One banking executive says: “A lot of financial brands will take a good, hard look at themselves and reassess the aspects and qualities that make up their brands. They will have to move away from that razzle dazzle.”
He says the supermarket-style, “pile-’em-high” commoditisation of financial products, favoured by HBOS chief executive Andy Hornby (now departing), will disappear. Bradford & Bingley alienated an already distrustful public when it launched a campaign days before its emergency rescue, touting the institution as a “safe place” for their savings. It continued to run the campaign even as its mortgage book nationalised and savings were sold to Santander-owned Abbey. Following a flood of complaints to the Advertising Standards Authority, the campaign continued, but was adapted to bear Santander credentials and flaunt the security of the Spanish bank.
Meanwhile, Halifax, HBOS’s flagship brand, continues pushing its existing savings ad, showing brand icon Howard Brown surfing, which critics have said is at odds with the current climate.
Prior says: “It seems that the banks with the dumbest ads are almost the same as those with the dumbest of business strategies. If you believe it’s okay to run the same ad as you were before, despite everyone knowing the world has changed, then that will reflect badly on your reputation.”
Clark adds that Halifax’s “staff as stars” campaign “looks like a relic from another age”.
Yet the problem is not universal. Barclays has joined HSBC in adhering to a strategy of self-help. And the insurance companies, among them Axa, Aviva and Standard Life, are not only reassuring the markets that they are protected, but are planning major marketing activity.
Some have suggested a crisis for such companies is “around the corner”, but others say their far smaller exposure to the money markets mean that although there will be losses, they will be far less bloody than those of the banks.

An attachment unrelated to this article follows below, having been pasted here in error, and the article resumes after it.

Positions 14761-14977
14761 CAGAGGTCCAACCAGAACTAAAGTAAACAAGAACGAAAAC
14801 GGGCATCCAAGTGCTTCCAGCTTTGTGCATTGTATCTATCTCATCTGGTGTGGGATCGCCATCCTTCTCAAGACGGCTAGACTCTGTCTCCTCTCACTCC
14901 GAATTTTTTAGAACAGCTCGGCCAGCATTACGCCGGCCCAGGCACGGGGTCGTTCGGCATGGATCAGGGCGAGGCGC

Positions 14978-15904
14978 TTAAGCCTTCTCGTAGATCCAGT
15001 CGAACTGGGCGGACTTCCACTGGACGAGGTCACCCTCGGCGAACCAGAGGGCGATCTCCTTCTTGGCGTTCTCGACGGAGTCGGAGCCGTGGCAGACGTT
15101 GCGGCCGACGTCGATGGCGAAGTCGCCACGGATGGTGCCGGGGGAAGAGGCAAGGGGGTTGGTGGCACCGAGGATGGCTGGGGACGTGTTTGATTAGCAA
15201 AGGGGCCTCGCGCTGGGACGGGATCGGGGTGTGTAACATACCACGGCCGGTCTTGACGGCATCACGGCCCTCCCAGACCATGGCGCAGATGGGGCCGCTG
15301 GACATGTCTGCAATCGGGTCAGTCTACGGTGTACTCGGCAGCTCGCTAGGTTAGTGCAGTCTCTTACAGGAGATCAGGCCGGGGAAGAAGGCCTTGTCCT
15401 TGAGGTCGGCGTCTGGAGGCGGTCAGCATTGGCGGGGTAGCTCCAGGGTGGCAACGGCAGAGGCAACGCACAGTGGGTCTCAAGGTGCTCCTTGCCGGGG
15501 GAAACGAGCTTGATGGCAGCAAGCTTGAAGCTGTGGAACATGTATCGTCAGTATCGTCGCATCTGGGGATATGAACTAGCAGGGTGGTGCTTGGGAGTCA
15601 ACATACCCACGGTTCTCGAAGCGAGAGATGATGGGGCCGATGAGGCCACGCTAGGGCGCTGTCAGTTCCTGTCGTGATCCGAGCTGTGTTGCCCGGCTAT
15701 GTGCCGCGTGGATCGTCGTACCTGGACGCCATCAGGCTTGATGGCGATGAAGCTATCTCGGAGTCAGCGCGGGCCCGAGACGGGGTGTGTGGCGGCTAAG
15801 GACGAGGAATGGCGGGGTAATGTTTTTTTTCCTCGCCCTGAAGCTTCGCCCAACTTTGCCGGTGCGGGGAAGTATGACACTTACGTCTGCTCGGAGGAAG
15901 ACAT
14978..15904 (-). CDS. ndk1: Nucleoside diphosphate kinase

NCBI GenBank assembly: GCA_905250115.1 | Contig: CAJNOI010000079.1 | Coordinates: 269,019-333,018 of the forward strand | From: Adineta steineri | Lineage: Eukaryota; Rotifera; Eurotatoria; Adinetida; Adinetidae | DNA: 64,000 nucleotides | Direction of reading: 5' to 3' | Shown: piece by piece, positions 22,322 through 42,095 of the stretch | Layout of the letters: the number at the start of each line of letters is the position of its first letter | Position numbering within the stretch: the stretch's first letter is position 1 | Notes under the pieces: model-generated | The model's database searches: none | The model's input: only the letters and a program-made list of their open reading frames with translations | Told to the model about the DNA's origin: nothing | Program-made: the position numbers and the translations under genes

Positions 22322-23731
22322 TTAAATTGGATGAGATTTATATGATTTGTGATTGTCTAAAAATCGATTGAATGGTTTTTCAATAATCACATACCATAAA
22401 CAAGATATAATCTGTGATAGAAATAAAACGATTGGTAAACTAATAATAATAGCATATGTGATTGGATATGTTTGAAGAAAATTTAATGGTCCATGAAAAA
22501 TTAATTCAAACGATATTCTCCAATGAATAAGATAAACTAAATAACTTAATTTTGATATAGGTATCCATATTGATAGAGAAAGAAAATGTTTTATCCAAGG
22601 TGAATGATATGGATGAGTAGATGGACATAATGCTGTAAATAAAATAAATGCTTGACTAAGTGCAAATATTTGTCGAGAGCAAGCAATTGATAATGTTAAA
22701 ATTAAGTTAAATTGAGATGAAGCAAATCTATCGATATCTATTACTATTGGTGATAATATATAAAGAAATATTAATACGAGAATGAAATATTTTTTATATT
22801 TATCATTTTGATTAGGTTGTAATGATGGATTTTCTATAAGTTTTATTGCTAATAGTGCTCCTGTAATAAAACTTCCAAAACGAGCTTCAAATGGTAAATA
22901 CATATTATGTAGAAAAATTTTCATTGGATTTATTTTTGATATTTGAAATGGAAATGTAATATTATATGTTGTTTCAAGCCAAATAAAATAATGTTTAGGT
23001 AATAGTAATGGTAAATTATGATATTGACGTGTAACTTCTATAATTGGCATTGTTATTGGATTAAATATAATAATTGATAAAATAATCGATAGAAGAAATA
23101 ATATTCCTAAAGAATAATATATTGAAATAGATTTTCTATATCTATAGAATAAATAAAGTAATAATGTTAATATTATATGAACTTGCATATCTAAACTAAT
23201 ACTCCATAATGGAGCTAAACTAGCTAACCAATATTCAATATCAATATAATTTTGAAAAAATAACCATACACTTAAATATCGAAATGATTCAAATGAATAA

Last week, Aviva had to move to calm fears over its solvency position by stating that it could withstand a further 40% drop in the equity market. Analysts say that regulators could afford to take a more pragmatic attitude towards life companies, which have long-term liability, than towards banks. Axa last week launched a high-profile brand campaign urging customers to press for change under the strapline “redefining standards”, and believes it must do more to improve customer confidence – and live up to that manifesto (MW last week).
Axa group marketing director Olivier Mariée says: “In this new campaign we’re saying that we want to review the way we are doing business and we are offering solutions. It is very different.”
He admits the strategy is risky, but the right one for the brand. “There was a very strong commitment from the group and the UK team to tackle this ‘mistrust’. We want to act and do something,” he has told Marketing Week.
The assurance and insurance brands will undoubtedly be trying to play up the trust factor, and have been insulated to a certain degree. They are also seeking an opportunity for growth as a wary public looks to insure its assets.
“When people are in turmoil, anxiety is a big driver,” adds Mariée. “Insurance is about managing anxiety and risk. This is the time when people need to protect themselves. They also want to deal with an institution that they know they can trust. This is the kind of situation that will be difficult for the challenger brands.” In today’s tumultuous times, it is also the kind of situation that will be difficult for a slew of once-trusted institutions who must now build confidence in an industry battered by doubt.